G8 Finance Ministers’ Meeting Ends in Lecce
The final statement issued by the G8 Finance Ministers’ Meeting, held in Lecce on 12 and 13 June, reports that “there are signs of a stabilisation of the economy, although the situation is still uncertain and significant risks remain to economic and financial stability.” The G8 finance ministers and EU Commissioner for Economic and Monetary Affairs Joaquin Almunia were joined at the meeting by the World Bank, the International Monetary Fund (IMF), the African Development Bank, the Organisation for Economic Cooperation and Development (OECD), the International Fund for Agricultural Development (IFAD), the International Monetary and Financial Committee and the Financial Stability Board.
The final statement reports that the G8 finance ministers “remain focused on addressing the ongoing global economic and financial crisis,” although, as a result of the “forceful and coordinated action” taken by the governments to “stabilize the financial sector and provide stimulus to restore economic growth,” a number of positive features seemed to be emerging, in the “recovery of stock markets, a decline in interest rate spreads” and “improved business and consumer confidence.”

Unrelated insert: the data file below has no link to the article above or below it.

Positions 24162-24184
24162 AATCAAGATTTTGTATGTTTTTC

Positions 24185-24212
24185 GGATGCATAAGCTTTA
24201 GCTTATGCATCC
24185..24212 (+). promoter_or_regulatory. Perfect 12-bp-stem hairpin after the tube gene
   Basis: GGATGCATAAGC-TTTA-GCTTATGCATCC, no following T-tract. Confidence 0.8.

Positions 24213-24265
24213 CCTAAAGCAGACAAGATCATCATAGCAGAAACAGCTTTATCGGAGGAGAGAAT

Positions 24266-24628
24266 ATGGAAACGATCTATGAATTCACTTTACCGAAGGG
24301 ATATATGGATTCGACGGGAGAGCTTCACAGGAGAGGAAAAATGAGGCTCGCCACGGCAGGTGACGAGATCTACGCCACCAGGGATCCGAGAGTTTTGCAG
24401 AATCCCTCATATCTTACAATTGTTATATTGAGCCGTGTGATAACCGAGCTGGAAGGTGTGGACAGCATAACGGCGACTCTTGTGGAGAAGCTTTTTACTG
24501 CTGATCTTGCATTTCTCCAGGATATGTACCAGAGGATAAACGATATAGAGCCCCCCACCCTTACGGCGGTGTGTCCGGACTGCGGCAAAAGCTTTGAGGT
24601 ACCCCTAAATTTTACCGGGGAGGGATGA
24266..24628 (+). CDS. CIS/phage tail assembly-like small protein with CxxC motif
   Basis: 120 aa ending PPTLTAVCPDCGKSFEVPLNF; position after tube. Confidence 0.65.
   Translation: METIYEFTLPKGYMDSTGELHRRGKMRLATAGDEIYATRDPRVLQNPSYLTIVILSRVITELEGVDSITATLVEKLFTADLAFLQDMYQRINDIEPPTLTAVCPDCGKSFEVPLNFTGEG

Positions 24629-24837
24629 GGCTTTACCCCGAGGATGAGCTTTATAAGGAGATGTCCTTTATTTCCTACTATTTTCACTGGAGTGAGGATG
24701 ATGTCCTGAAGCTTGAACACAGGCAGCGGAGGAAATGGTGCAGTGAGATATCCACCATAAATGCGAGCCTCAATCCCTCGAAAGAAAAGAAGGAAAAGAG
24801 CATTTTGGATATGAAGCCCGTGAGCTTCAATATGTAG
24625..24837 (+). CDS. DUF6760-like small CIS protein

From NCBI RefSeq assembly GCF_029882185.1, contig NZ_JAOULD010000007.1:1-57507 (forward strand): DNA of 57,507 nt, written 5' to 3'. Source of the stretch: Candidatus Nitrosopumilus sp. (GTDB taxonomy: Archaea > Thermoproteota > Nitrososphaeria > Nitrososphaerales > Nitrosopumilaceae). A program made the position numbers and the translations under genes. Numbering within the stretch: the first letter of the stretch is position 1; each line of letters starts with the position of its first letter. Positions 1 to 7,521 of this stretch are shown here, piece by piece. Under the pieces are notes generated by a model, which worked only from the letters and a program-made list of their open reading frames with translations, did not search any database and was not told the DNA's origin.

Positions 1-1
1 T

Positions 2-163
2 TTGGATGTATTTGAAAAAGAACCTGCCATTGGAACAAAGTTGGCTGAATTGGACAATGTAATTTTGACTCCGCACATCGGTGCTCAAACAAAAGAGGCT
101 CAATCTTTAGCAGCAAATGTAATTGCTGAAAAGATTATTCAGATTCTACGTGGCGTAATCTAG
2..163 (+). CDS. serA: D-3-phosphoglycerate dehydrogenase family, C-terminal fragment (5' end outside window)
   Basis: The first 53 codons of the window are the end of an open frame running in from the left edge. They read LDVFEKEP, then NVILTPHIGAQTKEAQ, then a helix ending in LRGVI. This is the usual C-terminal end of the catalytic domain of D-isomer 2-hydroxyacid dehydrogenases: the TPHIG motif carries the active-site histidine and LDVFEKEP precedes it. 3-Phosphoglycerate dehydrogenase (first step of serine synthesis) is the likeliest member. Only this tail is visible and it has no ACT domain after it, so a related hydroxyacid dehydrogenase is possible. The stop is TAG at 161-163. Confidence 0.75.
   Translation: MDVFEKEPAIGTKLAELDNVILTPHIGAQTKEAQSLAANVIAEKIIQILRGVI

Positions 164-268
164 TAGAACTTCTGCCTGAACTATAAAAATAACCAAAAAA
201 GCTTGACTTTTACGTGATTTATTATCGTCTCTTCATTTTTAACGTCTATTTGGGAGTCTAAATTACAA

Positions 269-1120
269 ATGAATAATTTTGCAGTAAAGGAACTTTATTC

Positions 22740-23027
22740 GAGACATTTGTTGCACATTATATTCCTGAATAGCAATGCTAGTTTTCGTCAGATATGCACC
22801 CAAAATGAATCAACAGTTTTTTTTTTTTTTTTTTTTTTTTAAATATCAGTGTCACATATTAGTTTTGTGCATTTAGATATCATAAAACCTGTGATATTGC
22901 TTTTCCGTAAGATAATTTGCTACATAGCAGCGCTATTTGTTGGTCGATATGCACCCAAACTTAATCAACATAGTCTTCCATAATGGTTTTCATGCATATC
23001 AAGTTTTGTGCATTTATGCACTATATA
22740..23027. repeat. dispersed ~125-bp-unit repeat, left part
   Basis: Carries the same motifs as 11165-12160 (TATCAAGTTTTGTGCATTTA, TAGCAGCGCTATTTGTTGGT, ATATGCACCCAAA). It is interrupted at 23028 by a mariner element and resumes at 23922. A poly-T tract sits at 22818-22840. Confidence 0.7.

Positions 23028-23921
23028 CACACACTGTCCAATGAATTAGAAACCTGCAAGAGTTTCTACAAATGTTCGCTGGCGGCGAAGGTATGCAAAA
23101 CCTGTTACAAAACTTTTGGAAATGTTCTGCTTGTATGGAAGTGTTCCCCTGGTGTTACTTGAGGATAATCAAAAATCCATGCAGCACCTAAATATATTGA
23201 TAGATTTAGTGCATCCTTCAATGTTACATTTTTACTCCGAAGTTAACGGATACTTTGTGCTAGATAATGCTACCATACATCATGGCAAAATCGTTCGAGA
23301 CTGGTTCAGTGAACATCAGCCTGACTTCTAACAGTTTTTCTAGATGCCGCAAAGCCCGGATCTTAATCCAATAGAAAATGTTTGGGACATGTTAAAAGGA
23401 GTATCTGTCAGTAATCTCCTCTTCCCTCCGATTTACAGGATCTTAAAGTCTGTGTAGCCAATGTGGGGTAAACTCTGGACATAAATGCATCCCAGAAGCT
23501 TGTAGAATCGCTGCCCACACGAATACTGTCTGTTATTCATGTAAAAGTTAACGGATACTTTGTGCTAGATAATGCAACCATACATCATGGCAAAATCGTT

Although, the statement continues, we are still “in the middle of the worst crisis since the Great Depression,” and even after recovery starts picking up, “unemployment may continue to rise,” so the countries would continue to “implement actions to reduce the impact of the crisis on employment and maximise the potential for growth in jobs in the period of economic recovery,” ensuring effective social protection systems as well.
This was why, to quote US Treasury Secretary Timothy Geithner, “it is too early” to start withdrawing the emergency measures adopted to address the crisis, which, the G8 finance ministers opined, had highlighted a number of fundamental weaknesses in the global economy related to “propriety, integrity and transparency.”
In this connection the Lecce meeting discussed the need to lay down stricter common standards of conduct. Thus was born the “Lecce Framework,” named after the city that hosted the meeting: a set of “common principles and standards governing the conduct of international business and finance.” Within the bounds of those common principles, the “Lecce Framework” will work to build on the tools already existing in the five major areas of intervention: corporate governance, market integrity, financial supervision and regulation, tax cooperation and coordination and transparency of macroeconomic policy and data.
Italian Economic and Financial Affairs Minister Giulio Tremonti said that the Lecce Framework “is a development” on previous agreements. He explained during the press conference concluding the Lecce meeting that the new principles delivered far more than the previous formulas. "A reading of the wording reveals that it is much more ambitious,” Tremonti emphasised.
- Statement of G8 Finance Ministers